Summit foresees a K-16 system Removing barriers: Three leaders attempt to bridge the gap between higher and elementary-secondary education in Maryland.

The Education Beat

November 29, 1995|By Mike Bowler | Mike Bowler,SUN STAFF

THINK OF HIGHER and elementary-secondary education in Maryland as two highways terminating on opposite sides of a river.

For years there's been sporadic ferry service. Now, at last, they're talking about building a bridge.

The principal architects -- state school Superintendent Nancy S. Grasmick, University of Maryland Chancellor Donald N. Langenberg and Higher Education Secretary Patricia S. Florestano -- held a historic summit in Baltimore yesterday. The meeting was on Dr. Grasmick's side of the river. But never mind -- it had to be somewhere. And reforms in elementary-secondary education during Dr. Grasmick's tenure prompted yesterday's summit.

In the lower grades -- called K-12 -- Dr. Grasmick's school performance program has serious implications for higher education. So do the state's plans to require high school graduates to pass competency tests in the basic subjects.

As it is, slightly less than half of Maryland high school graduates are eligible -- by dint of courses taken and other requirements -- for admission to schools in the University of Maryland System. Dr. Grasmick's reforms are raising the standards. One of the purposes of the bridge, according to the participants yesterday, is to make sure that the standards for high school graduation jibe with those for college admission.

One state, one education system, K-16.

"We want to remove the barriers that have separated us," Dr. Florestano said.

"What's sauce for the K-12 goose is sauce for the higher education gander," Dr. Langenberg said.

But which colleges will be "aligned" with high school graduation standards? The open-admissions community colleges or the selective four-year public universities? And how will K-12 reforms and an expected 20 percent increase in higher education enrollment by 2002 affect college remedial programs?

Slightly more than a third of Maryland high school graduates who entered college in the 1993-1994 school year (the last for which statistics are available) needed remedial work in mathematics, 23 percent in English, 18 percent in reading. Nearly half of the community college students required math remediation that year, and a third needed help in English.

These statistics raise a host of questions, some of them philosophical. Should students who can't do college work be graduated from high school? Thomas B. Finan Jr., a member of the UM Board of Regents, raised a question yesterday with which many in higher education are uncomfortable: "Are we urging too many people to go on to higher education? Are we bringing too many people into the [college] system who may not have any hope of getting through it?"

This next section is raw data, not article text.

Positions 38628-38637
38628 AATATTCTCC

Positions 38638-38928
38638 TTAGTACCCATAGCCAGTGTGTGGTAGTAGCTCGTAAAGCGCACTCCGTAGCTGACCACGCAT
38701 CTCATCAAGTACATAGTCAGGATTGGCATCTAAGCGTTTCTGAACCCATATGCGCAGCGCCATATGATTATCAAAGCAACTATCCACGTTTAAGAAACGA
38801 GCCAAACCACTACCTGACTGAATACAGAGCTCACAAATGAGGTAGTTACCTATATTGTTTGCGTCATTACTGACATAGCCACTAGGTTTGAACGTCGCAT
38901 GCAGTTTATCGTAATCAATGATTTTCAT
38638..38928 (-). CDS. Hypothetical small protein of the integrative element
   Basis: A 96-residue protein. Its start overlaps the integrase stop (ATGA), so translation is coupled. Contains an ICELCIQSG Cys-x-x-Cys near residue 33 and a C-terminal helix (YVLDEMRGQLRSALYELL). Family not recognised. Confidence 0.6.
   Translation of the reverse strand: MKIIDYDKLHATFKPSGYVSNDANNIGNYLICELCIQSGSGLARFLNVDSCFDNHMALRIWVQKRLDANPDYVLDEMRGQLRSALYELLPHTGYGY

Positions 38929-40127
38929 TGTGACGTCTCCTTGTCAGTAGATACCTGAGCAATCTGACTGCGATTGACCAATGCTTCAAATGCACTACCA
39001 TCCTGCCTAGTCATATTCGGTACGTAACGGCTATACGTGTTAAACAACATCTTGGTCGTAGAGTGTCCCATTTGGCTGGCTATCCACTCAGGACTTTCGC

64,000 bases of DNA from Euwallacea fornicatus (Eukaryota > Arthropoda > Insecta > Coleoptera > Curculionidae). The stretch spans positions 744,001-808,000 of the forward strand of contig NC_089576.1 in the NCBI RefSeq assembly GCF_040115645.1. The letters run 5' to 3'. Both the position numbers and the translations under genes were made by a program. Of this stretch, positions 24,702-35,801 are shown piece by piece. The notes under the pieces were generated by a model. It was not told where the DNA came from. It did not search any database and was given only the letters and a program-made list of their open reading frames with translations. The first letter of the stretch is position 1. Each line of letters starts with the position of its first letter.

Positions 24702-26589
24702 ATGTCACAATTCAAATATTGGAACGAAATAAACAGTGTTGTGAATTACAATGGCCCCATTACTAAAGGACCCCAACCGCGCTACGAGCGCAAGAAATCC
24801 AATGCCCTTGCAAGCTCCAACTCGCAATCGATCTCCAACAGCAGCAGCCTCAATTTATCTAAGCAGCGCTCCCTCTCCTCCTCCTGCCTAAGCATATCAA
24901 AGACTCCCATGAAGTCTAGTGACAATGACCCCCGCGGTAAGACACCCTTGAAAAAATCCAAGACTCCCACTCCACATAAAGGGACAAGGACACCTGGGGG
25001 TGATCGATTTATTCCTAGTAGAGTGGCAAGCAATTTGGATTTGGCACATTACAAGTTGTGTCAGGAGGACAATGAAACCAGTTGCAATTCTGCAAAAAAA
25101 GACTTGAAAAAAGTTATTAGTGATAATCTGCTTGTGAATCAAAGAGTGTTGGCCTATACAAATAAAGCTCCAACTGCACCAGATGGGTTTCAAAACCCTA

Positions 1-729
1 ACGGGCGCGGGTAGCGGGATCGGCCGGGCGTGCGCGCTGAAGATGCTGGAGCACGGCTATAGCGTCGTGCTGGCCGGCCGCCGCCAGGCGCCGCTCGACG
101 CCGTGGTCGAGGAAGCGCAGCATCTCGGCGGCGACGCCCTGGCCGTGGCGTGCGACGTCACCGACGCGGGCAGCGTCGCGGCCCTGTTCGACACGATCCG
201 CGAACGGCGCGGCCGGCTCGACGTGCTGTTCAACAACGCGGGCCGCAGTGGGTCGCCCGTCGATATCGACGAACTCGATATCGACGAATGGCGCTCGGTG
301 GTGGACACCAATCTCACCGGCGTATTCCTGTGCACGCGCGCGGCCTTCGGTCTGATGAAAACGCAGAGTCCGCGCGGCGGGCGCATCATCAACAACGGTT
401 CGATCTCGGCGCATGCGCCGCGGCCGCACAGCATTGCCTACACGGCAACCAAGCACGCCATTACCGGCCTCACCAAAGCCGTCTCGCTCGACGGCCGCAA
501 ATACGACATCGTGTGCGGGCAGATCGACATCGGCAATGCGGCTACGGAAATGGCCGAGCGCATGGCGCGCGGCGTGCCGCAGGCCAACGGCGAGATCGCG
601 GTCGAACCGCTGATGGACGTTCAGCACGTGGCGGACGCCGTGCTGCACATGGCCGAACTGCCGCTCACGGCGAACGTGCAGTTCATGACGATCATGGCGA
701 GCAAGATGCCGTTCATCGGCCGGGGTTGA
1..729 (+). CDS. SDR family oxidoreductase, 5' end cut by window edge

Dr. Langenberg said remedial education will be one of the most complex of subjects taken up by the new "Maryland Partnership for Teaching and Learning, K-16." In the end, he said, the planners might call for "radical" solutions, such as taking the University of Maryland out of the remedial business. Or perhaps turning remediation over to a private firm. Sylvan Learning Systems, the Baltimore-based tutoring company, is doing so on an experimental basis at Howard Community College.

There are other intriguing questions. Higher education trains the teachers of lower education, but, ironically, it doesn't do much for its own teachers. Can Maryland's elementary and secondary teachers help their peers in the colleges and universities -- and vice versa?

"We must be bold," Dr. Grasmick said.

About 1 million students are on both sides of the river, on whom public and private sources spend about $7 billion a year. The wonder is that it took so long to span the stream. The evolution of a math problem (author unknown):

1960 -- A logger sells a truckload of lumber for $100. His cost of production is four-fifths of this price. What is his profit?

1970, traditional math -- A logger sells a truckload of lumber for $100. His cost of production is four-fifths of this price, in other words, $80. What is his profit?

1970, new math -- A logger exchanges set L of lumber for a set M of money. The cardinality of set M is 100, and each element is worth $1. Make one hundred dots representing the elements of the set M. The set C is the subset of M. What is the cardinality of the set P of profits?

1980 -- A logger sells a truckload of wood for $100. His cost of production is $80, and his profit is $20. Your assignment: Underline the number 20.

1990, outcome-based education -- By cutting down beautiful forest trees, a logger person makes $20. What do you think of this way of making a living? In your group, discuss how the forest birds and squirrels feel and write an essay about it.

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